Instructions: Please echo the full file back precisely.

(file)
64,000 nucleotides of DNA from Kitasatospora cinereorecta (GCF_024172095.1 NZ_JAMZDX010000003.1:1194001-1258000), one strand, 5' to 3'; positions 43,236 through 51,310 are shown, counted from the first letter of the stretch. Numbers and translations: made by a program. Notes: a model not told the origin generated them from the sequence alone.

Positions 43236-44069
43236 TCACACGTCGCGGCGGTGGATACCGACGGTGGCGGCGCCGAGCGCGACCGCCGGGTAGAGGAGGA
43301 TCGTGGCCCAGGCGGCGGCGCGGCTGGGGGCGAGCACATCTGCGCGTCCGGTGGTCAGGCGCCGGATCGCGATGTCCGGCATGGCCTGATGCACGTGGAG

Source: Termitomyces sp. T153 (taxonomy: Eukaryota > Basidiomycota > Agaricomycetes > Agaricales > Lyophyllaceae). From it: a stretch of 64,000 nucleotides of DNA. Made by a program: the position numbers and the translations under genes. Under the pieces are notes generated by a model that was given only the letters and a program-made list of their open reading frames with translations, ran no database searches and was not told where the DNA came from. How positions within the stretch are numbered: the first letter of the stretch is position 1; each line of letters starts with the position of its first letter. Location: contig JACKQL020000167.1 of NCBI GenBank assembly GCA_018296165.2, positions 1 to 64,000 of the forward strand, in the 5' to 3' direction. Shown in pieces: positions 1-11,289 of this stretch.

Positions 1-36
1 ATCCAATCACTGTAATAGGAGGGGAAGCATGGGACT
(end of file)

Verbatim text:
64,000 nucleotides of DNA from Kitasatospora cinereorecta (GCF_024172095.1 NZ_JAMZDX010000003.1:1194001-1258000), one strand, 5' to 3'; positions 43,236 through 51,310 are shown, counted from the first letter of the stretch. Numbers and translations: made by a program. Notes: a model not told the origin generated them from the sequence alone.

Positions 43236-44069
43236 TCACACGTCGCGGCGGTGGATACCGACGGTGGCGGCGCCGAGCGCGACCGCCGGGTAGAGGAGGA
43301 TCGTGGCCCAGGCGGCGGCGCGGCTGGGGGCGAGCACATCTGCGCGTCCGGTGGTCAGGCGCCGGATCGCGATGTCCGGCATGGCCTGATGCACGTGGAG

Source: Termitomyces sp. T153 (taxonomy: Eukaryota > Basidiomycota > Agaricomycetes > Agaricales > Lyophyllaceae). From it: a stretch of 64,000 nucleotides of DNA. Made by a program: the position numbers and the translations under genes. Under the pieces are notes generated by a model that was given only the letters and a program-made list of their open reading frames with translations, ran no database searches and was not told where the DNA came from. How positions within the stretch are numbered: the first letter of the stretch is position 1; each line of letters starts with the position of its first letter. Location: contig JACKQL020000167.1 of NCBI GenBank assembly GCA_018296165.2, positions 1 to 64,000 of the forward strand, in the 5' to 3' direction. Shown in pieces: positions 1-11,289 of this stretch.

Positions 1-36
1 ATCCAATCACTGTAATAGGAGGGGAAGCATGGGACT